European defense spending no longer a laughing matter: 2023 Preview

European defense spending no longer a laughing matter: 2023 Preview
Exercise Iron Wolf tests NATO troops in Lithuania

A German soldier stands by at exercise Iron Wolf in Lithuania (NATO)

BELFAST – If you missed it with all that happened in Eastern Europe in 2022, let me draw your attention to the story of former President Donald Trump saying that as president he had threatened to not support NATO countries if they came under attack from Russia.

His reason for taking the position was simple: European alliance members weren’t paying enough. The remarks were made earlier this year at a Heritage Foundation event in Florida and supposedly linked to NATO’s 2018 summit in Brussels, according to the Washington Post. Demanding that European nations increase defense spending was a constant refrain from Trump during his time in office and, if truth be told, he had a point, at least about the budgets. Look at Germany traditionally refusing to not nudge the needle even close to NATO’S 2 percent GDP spending target.

So it was to the surprise of many that German Chancellor Olaf Scholz announced on Feb. 27 that the country would invest €100 billion ($106 billion) in a special arms fund and meet NATO’s 2 percent standard. This was a genuinely historic moment for a nation whose own ministry of defense admitted in a Dec. 6 armaments report that it had suffered from three decades of peacetime underfunding, has held bruising political battles over weapons exports and arming drones.

Should we forget too that not so long ago none of Germany’s six 212 submarines were mission capable, it had availability issues with Airbus A400M transport aircraft, while defense analysts noted Bundeswehr operational units often having to work with only 70% of their required equipment?

[This article is one of many in a series in which Breaking Defense reporters look back on the most significant (and entertaining) news stories of 2022 and look forward to what 2023 may hold.]

Those difficulties look to be a whole lot easier to smooth out with the special arms fund driving change like never before. Gone are reservations about acquiring US equipment with 35 Lockheed Martin F-35A Lightning II fighter jets and eight Boeing P-8A Poseidon maritime patrol aircraft on their way.

With those plans considerably bolstering NATO capabilities, the alliance can also look forward to enlargement with Sweden and Finland both due to receive membership next year. Prompted by Russia’s war in Ukraine, the Nordic nations decision to join NATO has been widely supported by other members with the exception of Turkey and Hungary. The stance of Turkish President Recep Tayyip Erdogan remains all important as he seeks assurances from Sweden that it no longer offers refuge to Kurdistan Workers’ Party (PKK) members. Sweden has so far responded in kind by deporting those with links to the Kurdish group. More promisingly, Hungarian Prime Minister Viktor Orbán has said Hungary’s parliament will ratify Sweden and Finland’s application in early 2023.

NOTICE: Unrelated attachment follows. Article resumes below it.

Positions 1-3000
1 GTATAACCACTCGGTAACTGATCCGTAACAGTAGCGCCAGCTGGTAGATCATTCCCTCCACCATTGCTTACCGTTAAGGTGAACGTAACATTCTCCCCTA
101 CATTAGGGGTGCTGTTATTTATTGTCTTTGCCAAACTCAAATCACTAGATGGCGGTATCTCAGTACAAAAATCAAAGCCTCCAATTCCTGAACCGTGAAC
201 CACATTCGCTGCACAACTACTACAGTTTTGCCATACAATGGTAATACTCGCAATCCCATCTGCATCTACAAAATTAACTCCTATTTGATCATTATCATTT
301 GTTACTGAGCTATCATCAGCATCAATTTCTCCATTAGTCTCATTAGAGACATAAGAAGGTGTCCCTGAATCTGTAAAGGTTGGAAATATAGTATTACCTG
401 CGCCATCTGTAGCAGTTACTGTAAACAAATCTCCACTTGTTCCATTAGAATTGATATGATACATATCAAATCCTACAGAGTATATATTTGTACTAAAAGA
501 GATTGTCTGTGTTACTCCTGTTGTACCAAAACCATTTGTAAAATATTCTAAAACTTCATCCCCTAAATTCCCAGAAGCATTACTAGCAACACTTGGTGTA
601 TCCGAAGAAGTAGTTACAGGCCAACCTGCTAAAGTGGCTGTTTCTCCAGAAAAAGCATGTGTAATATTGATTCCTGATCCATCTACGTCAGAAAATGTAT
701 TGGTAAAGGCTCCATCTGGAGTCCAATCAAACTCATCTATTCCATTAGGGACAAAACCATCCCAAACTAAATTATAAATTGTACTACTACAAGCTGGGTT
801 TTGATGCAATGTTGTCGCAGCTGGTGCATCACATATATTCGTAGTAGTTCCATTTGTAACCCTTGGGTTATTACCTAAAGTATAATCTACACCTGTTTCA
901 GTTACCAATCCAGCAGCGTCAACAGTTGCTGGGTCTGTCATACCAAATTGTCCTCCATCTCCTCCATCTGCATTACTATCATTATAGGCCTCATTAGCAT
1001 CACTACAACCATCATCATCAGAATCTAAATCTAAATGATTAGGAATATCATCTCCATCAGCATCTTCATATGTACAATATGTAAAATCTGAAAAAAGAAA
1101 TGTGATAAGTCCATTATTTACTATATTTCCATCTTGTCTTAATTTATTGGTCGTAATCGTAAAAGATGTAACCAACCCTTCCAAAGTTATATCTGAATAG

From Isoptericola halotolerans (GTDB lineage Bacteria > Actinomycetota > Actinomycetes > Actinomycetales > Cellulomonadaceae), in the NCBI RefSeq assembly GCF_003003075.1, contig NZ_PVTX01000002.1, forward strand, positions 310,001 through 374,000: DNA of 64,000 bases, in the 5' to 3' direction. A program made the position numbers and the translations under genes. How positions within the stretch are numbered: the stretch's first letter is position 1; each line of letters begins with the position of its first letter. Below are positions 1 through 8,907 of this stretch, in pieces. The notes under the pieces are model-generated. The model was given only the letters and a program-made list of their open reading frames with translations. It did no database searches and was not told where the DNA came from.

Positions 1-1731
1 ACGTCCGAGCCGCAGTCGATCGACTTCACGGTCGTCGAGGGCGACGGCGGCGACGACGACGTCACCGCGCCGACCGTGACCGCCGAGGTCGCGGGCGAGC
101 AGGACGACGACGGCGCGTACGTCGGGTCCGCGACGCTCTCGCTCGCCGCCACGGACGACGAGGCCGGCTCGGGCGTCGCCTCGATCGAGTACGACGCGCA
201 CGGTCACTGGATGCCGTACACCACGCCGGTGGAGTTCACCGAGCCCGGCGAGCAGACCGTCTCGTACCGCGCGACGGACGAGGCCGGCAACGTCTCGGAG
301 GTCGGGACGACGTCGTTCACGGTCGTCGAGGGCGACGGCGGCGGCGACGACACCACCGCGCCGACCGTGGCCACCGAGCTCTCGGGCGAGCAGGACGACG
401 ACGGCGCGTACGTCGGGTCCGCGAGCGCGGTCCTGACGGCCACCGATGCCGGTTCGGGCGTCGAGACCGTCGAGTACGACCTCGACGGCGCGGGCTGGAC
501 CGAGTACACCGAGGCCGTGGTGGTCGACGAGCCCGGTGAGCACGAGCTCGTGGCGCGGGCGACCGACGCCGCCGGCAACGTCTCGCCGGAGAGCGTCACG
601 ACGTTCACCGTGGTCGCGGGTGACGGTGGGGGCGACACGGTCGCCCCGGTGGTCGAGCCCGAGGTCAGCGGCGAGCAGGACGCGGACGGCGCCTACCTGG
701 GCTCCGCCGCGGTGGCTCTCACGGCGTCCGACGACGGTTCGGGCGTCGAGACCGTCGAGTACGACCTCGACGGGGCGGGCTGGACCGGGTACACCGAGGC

Once the two new countries join NATO, a firm sense of how their armed forces will contribute to the alliance’s deterrence posture will become clear, but air power capabilities including Saab Gripen and future F-35A fighter jets are ideally suited to countering Russian threats.

Besides how NATO expansion influences European security, 2023 could see a dramatic change in spending power among the leading nations within the alliance. If Germany, as forecast, meets NATO’s 2 percent target, it would also overtake the UK as the alliance’s second highest spender on defense behind the US, unless London spends upward of 2.5 percent GDP, according to the Office for Budgetary Responsibility.

K2 tank

Polish soldiers from the 20th Mechanized Brigade attend a K2 tank delivery ceremony (Polish Ministry of Defense)

Even so, 2023 will bring with it an expectation that Germany and the collection of 19 other NATO countries that committed to increase defense spending after Russia invaded Ukraine act on those plans by going on military shopping sprees. To give a sense of the spike in demand for military equipment, consider Poland’s state owned PGZ reportedly planning to invest $1.8 billion “over the next decade” — a sum more than doubling its own pre-war spending forecasts.

The Polish MoD’s massive modernization spending spree aligns with such industrial ambition, as it continues to pursue acquisitions with gusto. This slick pace of orders, post Ukraine war, have restored Poland’s procurement reputation, once so closely associated with sparse financial resources and over promising. Warsaw can finally look forward to a new fleet of attack helicopters after securing a deal with Boeing for 96 AH-64E Apache aircraft. Other new orders include 1,000 K2 tanks, 672 K9 self-propelled howitzers, 48 FA-50 light combat aircraft and 500 High Mobility Artillery Rocket Systems (HIMARS). Meanwhile, a first of 32 F-35A fighter jets is due for delivery in 2024.

These acquisitions are the kind that Poland would so often talk about but subsequently delay or cancel. But with a war on its border, there can be no excuse for scaling down investment. With that in mind and Russia’s menace still dominating NATO thinking, 2023 will likely see European defense spending less laughed at by critics but rather applauded. Trump’s threat might not have worked, but Putin’s most certainly has.